To Drill or Not to Drill?

This is the question many triathletes ask themselves at this time of year. When reading the different articles on the “off-season” at this time of year the most common advice is to work on a weakness. Most triathletes will immediately think of the swim leg. Since 2011, I have spent the months of November & December working on the “traditional” aspects of “improving technique.” Below is my short discourse on technique/swim mechanics being incorporated into practice for age group triathletes.

A couple of things to preface this article-

1-There is nothing that can replace working with a coach on deck that has triathlon or open water coaching experience. Swimming in pool events is different from coaching triathletes or open water swimmers.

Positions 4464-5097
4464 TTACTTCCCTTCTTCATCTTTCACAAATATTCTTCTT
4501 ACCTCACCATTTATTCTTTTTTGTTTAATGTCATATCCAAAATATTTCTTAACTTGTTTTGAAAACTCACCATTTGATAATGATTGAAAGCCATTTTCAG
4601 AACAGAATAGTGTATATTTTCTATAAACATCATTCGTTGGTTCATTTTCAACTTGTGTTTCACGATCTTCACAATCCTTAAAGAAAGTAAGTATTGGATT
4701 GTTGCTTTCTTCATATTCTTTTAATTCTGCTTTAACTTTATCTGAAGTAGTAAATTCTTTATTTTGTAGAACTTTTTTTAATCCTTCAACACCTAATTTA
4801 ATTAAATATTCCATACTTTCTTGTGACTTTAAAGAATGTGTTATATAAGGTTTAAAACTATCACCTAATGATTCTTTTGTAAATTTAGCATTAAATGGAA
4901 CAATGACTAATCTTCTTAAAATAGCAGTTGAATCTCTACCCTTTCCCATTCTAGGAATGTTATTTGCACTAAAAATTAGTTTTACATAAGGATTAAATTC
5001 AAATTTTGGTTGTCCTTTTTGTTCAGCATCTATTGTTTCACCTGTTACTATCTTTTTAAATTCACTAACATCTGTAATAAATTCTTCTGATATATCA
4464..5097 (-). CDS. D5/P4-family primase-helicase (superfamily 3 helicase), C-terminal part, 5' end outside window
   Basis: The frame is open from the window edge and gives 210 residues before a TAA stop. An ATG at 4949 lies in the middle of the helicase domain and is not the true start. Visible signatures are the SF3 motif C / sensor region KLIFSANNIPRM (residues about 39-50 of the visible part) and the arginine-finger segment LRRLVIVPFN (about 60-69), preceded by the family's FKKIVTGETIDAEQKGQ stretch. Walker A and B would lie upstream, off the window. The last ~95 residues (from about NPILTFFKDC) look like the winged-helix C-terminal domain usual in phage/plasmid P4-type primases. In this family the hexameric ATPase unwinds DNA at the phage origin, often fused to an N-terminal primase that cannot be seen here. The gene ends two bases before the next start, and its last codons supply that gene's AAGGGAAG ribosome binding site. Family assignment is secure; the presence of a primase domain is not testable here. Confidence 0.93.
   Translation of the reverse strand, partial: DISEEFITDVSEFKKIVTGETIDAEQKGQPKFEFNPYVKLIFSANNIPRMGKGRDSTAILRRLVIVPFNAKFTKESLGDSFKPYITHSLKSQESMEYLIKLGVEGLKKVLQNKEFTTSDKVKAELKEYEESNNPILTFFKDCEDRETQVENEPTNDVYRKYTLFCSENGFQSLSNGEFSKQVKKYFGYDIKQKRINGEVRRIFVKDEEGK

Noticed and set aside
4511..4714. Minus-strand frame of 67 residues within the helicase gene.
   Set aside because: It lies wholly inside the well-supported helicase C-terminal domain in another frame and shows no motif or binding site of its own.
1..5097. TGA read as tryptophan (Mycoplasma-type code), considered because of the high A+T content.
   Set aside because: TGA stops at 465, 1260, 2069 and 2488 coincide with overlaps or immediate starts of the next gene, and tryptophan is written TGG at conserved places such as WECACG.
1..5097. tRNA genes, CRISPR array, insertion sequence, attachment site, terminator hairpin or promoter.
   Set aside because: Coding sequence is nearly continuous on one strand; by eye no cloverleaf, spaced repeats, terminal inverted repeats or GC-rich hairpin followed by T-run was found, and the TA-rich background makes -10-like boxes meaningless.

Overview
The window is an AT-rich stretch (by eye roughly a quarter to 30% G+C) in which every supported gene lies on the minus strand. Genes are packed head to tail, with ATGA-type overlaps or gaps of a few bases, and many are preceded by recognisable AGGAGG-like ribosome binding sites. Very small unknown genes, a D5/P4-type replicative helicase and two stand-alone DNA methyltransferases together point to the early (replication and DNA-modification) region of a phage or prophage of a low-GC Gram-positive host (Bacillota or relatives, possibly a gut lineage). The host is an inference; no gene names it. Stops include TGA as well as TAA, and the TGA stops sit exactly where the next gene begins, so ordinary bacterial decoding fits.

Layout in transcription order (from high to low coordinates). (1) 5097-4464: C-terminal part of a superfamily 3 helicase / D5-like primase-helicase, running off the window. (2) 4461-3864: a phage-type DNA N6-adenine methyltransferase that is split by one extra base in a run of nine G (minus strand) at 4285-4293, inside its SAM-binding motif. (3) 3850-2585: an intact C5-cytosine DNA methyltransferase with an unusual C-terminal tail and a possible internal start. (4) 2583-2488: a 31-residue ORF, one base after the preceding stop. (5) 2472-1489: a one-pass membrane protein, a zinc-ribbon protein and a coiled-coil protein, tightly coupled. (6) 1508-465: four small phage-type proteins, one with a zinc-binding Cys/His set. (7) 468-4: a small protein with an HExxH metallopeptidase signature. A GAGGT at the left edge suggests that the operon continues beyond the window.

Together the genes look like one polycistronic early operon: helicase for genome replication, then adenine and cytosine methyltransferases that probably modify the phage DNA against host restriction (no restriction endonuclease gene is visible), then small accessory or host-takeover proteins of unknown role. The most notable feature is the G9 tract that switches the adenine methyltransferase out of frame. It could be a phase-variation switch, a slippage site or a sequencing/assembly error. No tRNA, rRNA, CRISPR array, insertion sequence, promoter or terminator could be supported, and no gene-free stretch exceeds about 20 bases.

2-Most triathletes and adult onset swimmers need to be careful with using power producing or drag increasing equipment. Examples are paddles, an ankle band, an Eney Buoy with any water inside or a parachute. My prerequisites for using these type of equipment are a swim history-defined as swimming consistently for at least 3x/week for 48-50 weeks per year for at least 2-3 years or swimming faster than 1:30/100 yards or having grown up swimming in high school or college. Even still, there is nothing can replace the advice and watchful eye of a knowledgeable open water swim coach.

Here is a short list of what I think the drawbacks of working on traditional technique & drills are:

1-The lack of athletic awareness of where their body is in the water as well as individual parts of their body. For example, when trying describe to people to push water with their palm towards the opposite wall from the direction they are going I frequently see swimmers pushing water upwards. No matter how I try to phrase this I cannot elicit the change in hand position that I would like.

2-Does two months of working on technique elicit the changes needed to make a difference in technique? Does three? My guess is no.